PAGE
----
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Dear Jack:

I'm embarrassed about this happening to me because I've been in L.A. for more than five years and have seen quite a few scams go down. I should have seen this one coming. The company in question is MBS Enterprises, run by Reycie Santayana.

Basically my situation is simple. I was at a low point in my career, feeling like I was not getting a lick of work, and I had no one but myself submitting me. I met with Reycie at her home--which should have tipped me off that something was wrong. She offered me an open arrangement: She would act as my manager and submit me until I got a part. Well, I got a dayplayer role on "The Bold & the Beautiful," at which point she said we should sign a contract making her officially my manager. Foolishly, I also agreed to sign a form that had my pay go to her first and then to me after she subtracted the standard 15 percent. I felt at the time that this was a normal arrangement in the representation scenario, as my past agents had set up the same arrangement.

However, it has worked out terribly. I filmed the role on Nov. 7 and have received nothing in the form of payment from her. She's keeping the money I earned. I've left many messages, but she almost never returns my phone calls. The few times she has, she's said she was out of town. In the last message I left her, I told her that I had seen Internet postings from quite a few other actors who had less than good things to say about her, and that her lack of response was leaving me no other choice except to take legal action. I probably shouldn't have told her that, but I guess I was speaking out of frustration.

I have spoken to AFTRA, which has referred me to the Division of Labor Standards Enforcement. In filing a complaint, I will prove that she hasn't registered legitimately as a Talent Agency, and this will make my contract with her null and void. I am also planning to take her to Small Claims Court for the amount she owes me.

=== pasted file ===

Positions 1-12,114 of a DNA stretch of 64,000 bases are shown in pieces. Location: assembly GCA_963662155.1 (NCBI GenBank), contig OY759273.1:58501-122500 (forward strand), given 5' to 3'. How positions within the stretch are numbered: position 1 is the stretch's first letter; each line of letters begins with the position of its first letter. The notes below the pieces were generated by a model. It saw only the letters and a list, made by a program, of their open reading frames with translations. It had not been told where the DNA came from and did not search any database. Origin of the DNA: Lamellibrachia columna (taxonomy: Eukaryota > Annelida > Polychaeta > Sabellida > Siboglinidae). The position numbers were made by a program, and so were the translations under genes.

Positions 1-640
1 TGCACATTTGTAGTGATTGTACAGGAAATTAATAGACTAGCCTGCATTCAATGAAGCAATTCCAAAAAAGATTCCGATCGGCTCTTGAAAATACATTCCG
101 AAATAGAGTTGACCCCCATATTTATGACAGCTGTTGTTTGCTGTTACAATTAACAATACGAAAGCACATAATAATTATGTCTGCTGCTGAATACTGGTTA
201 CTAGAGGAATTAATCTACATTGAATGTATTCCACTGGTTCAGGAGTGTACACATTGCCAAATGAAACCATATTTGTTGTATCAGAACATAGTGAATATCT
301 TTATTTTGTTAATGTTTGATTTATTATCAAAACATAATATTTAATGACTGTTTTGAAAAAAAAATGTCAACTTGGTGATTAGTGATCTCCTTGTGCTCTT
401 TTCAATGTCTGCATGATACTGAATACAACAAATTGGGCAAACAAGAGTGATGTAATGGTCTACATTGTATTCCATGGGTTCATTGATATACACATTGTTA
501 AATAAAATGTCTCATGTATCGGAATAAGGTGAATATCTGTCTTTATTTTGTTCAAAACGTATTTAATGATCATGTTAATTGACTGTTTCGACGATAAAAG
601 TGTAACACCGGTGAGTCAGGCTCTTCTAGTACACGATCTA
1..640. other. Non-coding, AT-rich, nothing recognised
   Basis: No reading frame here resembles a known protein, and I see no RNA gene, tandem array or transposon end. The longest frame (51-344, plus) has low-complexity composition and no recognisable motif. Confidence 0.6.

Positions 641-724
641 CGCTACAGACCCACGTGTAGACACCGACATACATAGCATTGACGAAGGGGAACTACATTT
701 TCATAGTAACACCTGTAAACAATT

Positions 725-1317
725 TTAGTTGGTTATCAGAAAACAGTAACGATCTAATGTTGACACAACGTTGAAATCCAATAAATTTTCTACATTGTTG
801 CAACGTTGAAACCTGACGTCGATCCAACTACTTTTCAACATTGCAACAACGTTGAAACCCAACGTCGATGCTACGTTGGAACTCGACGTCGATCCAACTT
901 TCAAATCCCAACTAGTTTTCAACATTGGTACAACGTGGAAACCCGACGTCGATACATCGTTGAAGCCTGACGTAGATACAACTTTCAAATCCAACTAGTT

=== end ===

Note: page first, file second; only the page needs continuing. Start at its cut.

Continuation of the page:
Please let me know of anything else I need to do to get my money and sever all ties with Reycie and MBS Enterprises. Also, how can we get the casting directors out there to be aware of her and to not contact her on behalf of the actors she's bilked? Is there a CD network that we can place her information and photograph on to make all CDs aware?

By the way, there is a website with a message board full of people talking about this same woman. Of course I would find it now.

Michael

via the Internet

Dear Michael:

Back Stage West knows all about Reycie Santayana and the various complaints against her. You may have missed Laura Weinert's articles on the topic, but if you are an online subscriber, you can access them at www.BackStage.com. The first piece, "Manager Faces Row Over Reproductions" (10/30/03), details accusations by a group of actors claiming Santayana took money from them to get them a deal on headshot reproductions, which they never received. Santayana denied any wrongdoing at the time, blaming printing delays. But in Weinert's second article, "Manager Accused of Theft" (2/12/04), the accusations get more serious. Actor Jackie Gold claims Santayana took her for $12,000 by cashing her paycheck and disappearing. Sounds like you and Gold have a lot in common.

I called Santayana hoping to track down your monies. I received one return call, on April 29, from a woman at MBS whom I assumed to be Santayana. The woman left me a voicemail stating that MBS was trying to avoid bankruptcy and that it was striving to pay its debts as soon as it could. "The agreement to pay him still stands," she said about your situation. "As soon as we have the amount designated for him, we will inform him and send it to his mailing address." Small consolation, considering you have already been waiting half a year. I returned her call, hoping to nail down a date by which you would be paid and get further comment, but no one at MBS, including Santayana, responded to my repeated calls. Not surprisingly, the last time you and I spoke, you had not heard from anyone there nor received payment of any kind.

As far as your course of action, you are already on the right track with this, contacting the Division of Labor Standards Enforcement (DLSE) and beginning the process of taking Santayana to court. I am so glad you are taking action and not letting this slide. If more actors fought back when they were victimized, there would be a whole lot less of this abuse out there.